Mass exodus: why are they leaving the Church in Buffalo?

Mass exodus: why are they leaving the Church in Buffalo? April 17, 2011

It’s a problem a lot of Catholic dioceses are facing, but it seems especially acute in upstate New York.

From the Buffalo News:

More people in Western New York adhere to Catholicism, by far, than any other faith, but clergy sometimes joke that the area’s second-largest denomination also is Catholic.

Its members just don’t show up for Mass.

Often called nominal or cultural Catholics, they identify themselves as part of the faith tradition, but mostly stay away from church.

Some of them will find their way back into the pews today for Palm Sunday and next weekend for Easter Masses, when many area churches get their biggest crowds of the year.

But few are likely to return in the following weeks.

Even though Catholicism requires weekly Mass attendance, Catholics by and large don’t consider it sinful to miss Mass, according to survey studies by the Center for Applied Research in the Apostolate at Georgetown University.

Priests say they see people all the time who lose their spiritual footing and gradually slip away.

That happens most frequently when a person or a family moves and doesn’t quickly connect with a new parish community, said the Rev. Michael H. Burzynski, pastor of St. Mary of the Cataract in Niagara Falls.

“The first week they feel guilty. The second week they feel less guilty. The third week, it doesn’t bother them at all,” Burzynski said.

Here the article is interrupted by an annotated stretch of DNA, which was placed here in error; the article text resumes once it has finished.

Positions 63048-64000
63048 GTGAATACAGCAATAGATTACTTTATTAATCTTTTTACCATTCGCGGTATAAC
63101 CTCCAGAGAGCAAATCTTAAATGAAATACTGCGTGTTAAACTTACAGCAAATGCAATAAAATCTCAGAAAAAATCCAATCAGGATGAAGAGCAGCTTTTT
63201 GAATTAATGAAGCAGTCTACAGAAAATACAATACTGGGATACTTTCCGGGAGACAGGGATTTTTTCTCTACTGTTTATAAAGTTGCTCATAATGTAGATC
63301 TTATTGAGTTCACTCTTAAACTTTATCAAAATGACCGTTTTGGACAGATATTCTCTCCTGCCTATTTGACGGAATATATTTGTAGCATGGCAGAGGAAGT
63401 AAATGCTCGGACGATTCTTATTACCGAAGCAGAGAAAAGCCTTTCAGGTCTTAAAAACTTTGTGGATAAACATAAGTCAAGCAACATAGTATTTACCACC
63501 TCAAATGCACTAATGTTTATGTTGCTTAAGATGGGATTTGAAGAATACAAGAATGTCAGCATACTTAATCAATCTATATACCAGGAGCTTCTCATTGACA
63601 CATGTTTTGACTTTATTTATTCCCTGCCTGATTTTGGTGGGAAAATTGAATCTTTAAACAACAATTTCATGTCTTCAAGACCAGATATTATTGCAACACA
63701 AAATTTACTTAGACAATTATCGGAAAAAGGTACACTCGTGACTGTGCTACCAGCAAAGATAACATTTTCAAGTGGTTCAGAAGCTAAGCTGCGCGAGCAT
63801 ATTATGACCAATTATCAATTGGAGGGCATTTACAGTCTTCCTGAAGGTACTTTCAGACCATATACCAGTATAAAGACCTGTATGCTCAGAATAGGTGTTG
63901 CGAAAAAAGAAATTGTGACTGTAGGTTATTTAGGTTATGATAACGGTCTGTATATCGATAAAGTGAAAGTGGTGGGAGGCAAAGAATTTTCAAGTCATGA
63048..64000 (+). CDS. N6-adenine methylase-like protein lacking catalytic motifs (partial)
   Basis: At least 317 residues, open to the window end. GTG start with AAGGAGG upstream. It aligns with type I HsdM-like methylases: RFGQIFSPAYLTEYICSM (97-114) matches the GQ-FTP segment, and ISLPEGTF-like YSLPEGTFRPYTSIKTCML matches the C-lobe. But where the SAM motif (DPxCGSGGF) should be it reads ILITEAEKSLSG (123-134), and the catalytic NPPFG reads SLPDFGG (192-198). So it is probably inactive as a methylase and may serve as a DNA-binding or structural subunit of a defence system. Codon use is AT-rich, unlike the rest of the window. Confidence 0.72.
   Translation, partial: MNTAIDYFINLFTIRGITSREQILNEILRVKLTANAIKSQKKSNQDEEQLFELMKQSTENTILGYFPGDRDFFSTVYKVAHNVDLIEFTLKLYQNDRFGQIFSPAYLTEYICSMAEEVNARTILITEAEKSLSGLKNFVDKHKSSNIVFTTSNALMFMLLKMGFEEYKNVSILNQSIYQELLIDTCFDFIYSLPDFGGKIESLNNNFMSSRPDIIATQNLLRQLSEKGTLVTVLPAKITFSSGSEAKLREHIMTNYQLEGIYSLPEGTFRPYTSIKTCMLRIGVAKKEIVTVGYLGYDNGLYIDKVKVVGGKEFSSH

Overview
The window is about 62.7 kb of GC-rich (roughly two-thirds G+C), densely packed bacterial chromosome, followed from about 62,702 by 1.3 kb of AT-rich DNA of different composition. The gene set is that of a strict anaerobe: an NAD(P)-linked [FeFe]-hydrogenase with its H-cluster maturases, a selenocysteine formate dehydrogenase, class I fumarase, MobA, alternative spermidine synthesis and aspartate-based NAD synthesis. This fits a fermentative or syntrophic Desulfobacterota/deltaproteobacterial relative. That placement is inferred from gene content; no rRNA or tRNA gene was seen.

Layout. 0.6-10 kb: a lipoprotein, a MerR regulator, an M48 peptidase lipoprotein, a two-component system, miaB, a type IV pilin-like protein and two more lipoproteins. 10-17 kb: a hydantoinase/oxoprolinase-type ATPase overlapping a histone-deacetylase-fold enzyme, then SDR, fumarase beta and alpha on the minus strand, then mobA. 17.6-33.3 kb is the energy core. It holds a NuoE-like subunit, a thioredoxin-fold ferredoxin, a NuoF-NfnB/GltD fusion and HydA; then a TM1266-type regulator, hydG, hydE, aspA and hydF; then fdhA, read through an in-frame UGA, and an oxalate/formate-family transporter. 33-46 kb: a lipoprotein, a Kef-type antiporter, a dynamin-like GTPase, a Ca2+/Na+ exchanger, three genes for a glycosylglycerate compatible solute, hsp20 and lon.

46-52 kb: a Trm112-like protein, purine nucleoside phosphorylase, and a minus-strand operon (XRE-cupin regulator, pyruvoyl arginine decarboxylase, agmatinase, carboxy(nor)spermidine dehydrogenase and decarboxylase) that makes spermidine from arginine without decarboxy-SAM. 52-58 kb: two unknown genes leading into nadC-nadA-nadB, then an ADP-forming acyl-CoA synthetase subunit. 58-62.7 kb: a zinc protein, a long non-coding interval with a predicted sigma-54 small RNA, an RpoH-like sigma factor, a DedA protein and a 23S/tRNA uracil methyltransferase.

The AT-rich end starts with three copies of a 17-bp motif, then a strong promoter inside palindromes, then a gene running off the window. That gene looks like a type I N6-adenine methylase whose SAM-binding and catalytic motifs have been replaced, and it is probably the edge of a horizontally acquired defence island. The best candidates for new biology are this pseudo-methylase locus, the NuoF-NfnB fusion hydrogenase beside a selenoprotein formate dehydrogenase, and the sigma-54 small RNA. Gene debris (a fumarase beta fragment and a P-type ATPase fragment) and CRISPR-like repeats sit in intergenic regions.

American bishops have been trying to get their arms around the problem for years, and the trend appears to be unrelenting, particularly in old Catholic strongholds in the Northeast.

“We’re getting more and more like the European church,” said the Rev. Martin Pable, a Catholic author and the recent keynote speaker at an evangelization conference at Christ the King Seminary in the Town of Aurora. “The fall-off rate is not as much as the European church, but we’re on the same track.”

Consider the Catholic Diocese of Buffalo, which encompasses eight counties in Western New York. The estimated number of Catholics in the diocese dropped by 12.7 percent from 2000 and 2010 — more than four times greater than the region’s general population loss.

Even worse, parishioners “registered” at parishes in the diocese declined by 19 percent.

Fewer than three-quarters of all of the area’s Catholics — 466,785 individuals — now are registered in parishes, down from 578,088 in 2000.

Continue here for the rest.

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9 responses to “Mass exodus: why are they leaving the Church in Buffalo?”

  1. Vox Populi – people are voting with their feet.

    Eleven parishes have condensed into five yet Bishop Edward U. Kmiec still lives in a 11,000-square-foot mansion on Oakland Place — the most expensive home in all of Buffalo while church property is sold off to pay for abuse settlements.

    The ‘Church’ needs to be cleaned out of it’s current leadership which brought dishonor and disrepute upon the religion. Bishop Mansell actually refused to identify accused priests to police.

    For more reading check the histories of Revs. Bernard Splawski, James Spielman, Robert Wood, and William White from the Buffalo Diocese for example.